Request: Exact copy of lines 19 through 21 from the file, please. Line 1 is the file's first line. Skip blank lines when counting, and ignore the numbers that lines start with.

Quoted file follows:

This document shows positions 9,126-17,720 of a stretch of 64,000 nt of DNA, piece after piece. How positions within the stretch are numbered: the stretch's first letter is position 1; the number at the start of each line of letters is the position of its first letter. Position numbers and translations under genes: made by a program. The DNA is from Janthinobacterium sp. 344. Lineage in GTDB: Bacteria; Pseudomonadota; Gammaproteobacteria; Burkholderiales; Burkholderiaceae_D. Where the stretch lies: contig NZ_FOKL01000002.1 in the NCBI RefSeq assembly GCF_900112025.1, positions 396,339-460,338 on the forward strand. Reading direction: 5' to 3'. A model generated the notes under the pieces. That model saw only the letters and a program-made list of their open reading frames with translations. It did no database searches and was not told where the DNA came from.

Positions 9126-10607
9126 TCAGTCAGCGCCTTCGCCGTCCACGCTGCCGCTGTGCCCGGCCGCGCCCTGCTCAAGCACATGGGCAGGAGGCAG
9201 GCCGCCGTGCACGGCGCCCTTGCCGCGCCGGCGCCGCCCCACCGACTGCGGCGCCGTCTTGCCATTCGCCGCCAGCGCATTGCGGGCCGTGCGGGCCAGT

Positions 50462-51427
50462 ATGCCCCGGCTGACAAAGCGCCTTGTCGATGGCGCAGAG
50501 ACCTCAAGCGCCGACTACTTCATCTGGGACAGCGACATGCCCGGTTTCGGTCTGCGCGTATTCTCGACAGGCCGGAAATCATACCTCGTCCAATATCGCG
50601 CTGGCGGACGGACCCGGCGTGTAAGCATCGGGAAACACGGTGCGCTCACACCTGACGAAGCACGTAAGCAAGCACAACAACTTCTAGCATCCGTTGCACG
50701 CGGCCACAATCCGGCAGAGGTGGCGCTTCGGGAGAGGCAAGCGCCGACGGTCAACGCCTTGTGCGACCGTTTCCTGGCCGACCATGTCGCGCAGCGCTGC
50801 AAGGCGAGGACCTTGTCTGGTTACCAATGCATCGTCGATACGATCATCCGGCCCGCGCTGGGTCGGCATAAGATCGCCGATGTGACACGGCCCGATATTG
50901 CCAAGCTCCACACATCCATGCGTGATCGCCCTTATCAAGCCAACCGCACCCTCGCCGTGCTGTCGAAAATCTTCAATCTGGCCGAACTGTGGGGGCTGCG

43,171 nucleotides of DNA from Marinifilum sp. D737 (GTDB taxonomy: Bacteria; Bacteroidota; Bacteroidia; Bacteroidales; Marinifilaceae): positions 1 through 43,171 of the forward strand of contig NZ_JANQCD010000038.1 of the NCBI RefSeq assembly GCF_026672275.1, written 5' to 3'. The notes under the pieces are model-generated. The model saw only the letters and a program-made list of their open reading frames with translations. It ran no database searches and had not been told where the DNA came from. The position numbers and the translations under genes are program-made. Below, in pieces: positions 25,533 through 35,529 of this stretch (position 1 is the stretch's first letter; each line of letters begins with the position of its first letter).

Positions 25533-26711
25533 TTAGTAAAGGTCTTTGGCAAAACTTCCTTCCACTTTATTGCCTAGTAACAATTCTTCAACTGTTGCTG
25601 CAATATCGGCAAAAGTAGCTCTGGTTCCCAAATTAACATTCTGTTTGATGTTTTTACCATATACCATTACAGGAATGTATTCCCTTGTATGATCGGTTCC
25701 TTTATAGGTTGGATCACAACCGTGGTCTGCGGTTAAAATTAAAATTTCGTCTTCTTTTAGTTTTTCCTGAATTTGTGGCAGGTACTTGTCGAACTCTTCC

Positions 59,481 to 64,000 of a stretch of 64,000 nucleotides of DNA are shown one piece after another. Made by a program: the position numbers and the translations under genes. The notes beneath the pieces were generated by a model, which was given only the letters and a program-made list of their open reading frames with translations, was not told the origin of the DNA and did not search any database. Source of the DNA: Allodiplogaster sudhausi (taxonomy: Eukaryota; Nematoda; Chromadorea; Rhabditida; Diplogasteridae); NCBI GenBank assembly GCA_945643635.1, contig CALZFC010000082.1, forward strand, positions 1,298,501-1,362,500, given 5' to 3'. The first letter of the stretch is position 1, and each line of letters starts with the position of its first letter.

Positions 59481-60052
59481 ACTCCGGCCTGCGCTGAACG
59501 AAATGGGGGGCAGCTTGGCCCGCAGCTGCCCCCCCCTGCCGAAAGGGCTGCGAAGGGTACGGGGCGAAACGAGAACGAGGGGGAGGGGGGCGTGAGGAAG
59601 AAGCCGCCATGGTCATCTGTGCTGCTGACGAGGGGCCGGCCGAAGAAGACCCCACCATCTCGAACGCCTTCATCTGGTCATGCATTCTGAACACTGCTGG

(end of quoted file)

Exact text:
59481 ACTCCGGCCTGCGCTGAACG
59501 AAATGGGGGGCAGCTTGGCCCGCAGCTGCCCCCCCCTGCCGAAAGGGCTGCGAAGGGTACGGGGCGAAACGAGAACGAGGGGGAGGGGGGCGTGAGGAAG
59601 AAGCCGCCATGGTCATCTGTGCTGCTGACGAGGGGCCGGCCGAAGAAGACCCCACCATCTCGAACGCCTTCATCTGGTCATGCATTCTGAACACTGCTGG